Gas-surface reactions play an important role in many heterogeneous catalysis processes such as methane steam reformation and water-gas shift reactions. An in-depth understanding of these dynamical processes is of great importance and requires a completely dynamical model. However, most of previous theoretical studies have neglected the degrees of freedom of the surface atoms, i.e. within the static surface approximation. In this regard, we recently studied the unprecedented vibrational mode specificity of methanol on Cu(111). Moreover, we have developed high-dimensional potential energy surfaces (PESs) including surface atoms for describing the molecule-surface energy exchange, taking advantage of the Behler-Parrinello type of neural network (NN) method. Taking HCl/Au(111) and CO2/Ni(100) systems as examples, we show that molecular dynamics simulations on NN PES reproduce well the much more expensive on-the-fly ab-initio molecular dynamics (AIMD) results with much better statistics. More importantly, we can obtain a dynamically converged high-dimensional PES with as few as one hundred AIMD trajectories, which enable us to predict more demanding state-to-state scattering properties of polyatomic molecules on metal surfaces.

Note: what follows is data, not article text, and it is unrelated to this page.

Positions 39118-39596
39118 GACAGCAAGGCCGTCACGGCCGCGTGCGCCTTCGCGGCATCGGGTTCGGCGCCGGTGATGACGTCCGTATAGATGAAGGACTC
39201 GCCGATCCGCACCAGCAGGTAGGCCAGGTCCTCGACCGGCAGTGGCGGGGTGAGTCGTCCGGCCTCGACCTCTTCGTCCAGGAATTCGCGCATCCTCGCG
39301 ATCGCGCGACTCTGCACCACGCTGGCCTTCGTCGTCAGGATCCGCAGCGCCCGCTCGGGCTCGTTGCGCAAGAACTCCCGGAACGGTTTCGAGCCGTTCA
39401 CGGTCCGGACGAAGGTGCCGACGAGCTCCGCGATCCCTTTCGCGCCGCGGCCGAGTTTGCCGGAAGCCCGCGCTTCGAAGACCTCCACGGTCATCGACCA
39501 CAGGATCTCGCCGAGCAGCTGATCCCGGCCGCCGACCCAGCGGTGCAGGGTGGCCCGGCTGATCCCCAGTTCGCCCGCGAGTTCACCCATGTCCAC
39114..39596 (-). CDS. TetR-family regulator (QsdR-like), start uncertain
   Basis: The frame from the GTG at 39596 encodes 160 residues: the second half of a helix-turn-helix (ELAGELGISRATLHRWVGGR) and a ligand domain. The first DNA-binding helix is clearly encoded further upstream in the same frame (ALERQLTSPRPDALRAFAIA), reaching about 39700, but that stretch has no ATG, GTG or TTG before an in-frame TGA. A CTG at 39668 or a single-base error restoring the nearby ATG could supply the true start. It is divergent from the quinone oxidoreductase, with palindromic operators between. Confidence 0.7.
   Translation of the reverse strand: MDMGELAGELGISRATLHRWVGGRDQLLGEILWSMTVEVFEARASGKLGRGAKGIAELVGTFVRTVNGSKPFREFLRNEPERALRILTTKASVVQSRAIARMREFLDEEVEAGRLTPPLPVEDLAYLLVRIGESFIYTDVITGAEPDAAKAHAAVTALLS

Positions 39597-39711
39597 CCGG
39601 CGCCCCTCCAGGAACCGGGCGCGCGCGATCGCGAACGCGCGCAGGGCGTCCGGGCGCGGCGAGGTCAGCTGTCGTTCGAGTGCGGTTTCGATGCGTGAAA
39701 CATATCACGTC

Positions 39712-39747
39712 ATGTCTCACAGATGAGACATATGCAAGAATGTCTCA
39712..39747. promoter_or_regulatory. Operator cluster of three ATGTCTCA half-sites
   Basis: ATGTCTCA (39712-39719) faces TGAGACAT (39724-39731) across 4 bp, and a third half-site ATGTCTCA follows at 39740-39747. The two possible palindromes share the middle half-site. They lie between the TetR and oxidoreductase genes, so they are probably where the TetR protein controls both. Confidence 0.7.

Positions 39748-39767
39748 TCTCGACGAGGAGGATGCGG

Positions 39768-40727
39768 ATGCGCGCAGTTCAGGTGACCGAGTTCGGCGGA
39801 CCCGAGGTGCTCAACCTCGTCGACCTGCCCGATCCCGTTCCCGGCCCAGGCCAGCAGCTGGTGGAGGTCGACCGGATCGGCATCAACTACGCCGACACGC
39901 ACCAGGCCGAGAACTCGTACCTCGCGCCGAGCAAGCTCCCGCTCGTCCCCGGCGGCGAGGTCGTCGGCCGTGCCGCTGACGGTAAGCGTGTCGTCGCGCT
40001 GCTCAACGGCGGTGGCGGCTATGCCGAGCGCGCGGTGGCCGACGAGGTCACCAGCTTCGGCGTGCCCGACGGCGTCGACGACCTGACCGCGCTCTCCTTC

Professor Bin Jiang received his B.S. and Ph.D. degrees at the Nanjing University in 2007 and 2012, respectively. After that he worked as a postdoctoral researcher at the University of New Mexico. In 2015, he joined Department of Chemical Physics at University of Science and Technology of China. He has been focusing on the theoretical studies of the chemical reaction dynamics, which mainly involve elementary chemical reactions of small molecules in gas phase and on metal surfaces. Especially, he has developed efficient computational tools for constructing high-dimensional potential energy surfaces and performing quantum dynamics calculations of gas-surface reactions. He has published more than 90 peer-reviewed papers including those on Science, PNAS, J. Am. Chem. Soc, Angew. Chem. Int. Ed., Phys. Rev. Lett., Chem. Sci., J. Phys. Chem. Lett., etc., which have been cited by more than 2800 times (H-index=31). He has delivered several invited talks at internationally established conferences such as Gordon Research Conference and Stereodynamics conference.
Bi-Weekly Seminar Series by the NYU-ECNU Center for Computational Chemistry at NYU Shanghai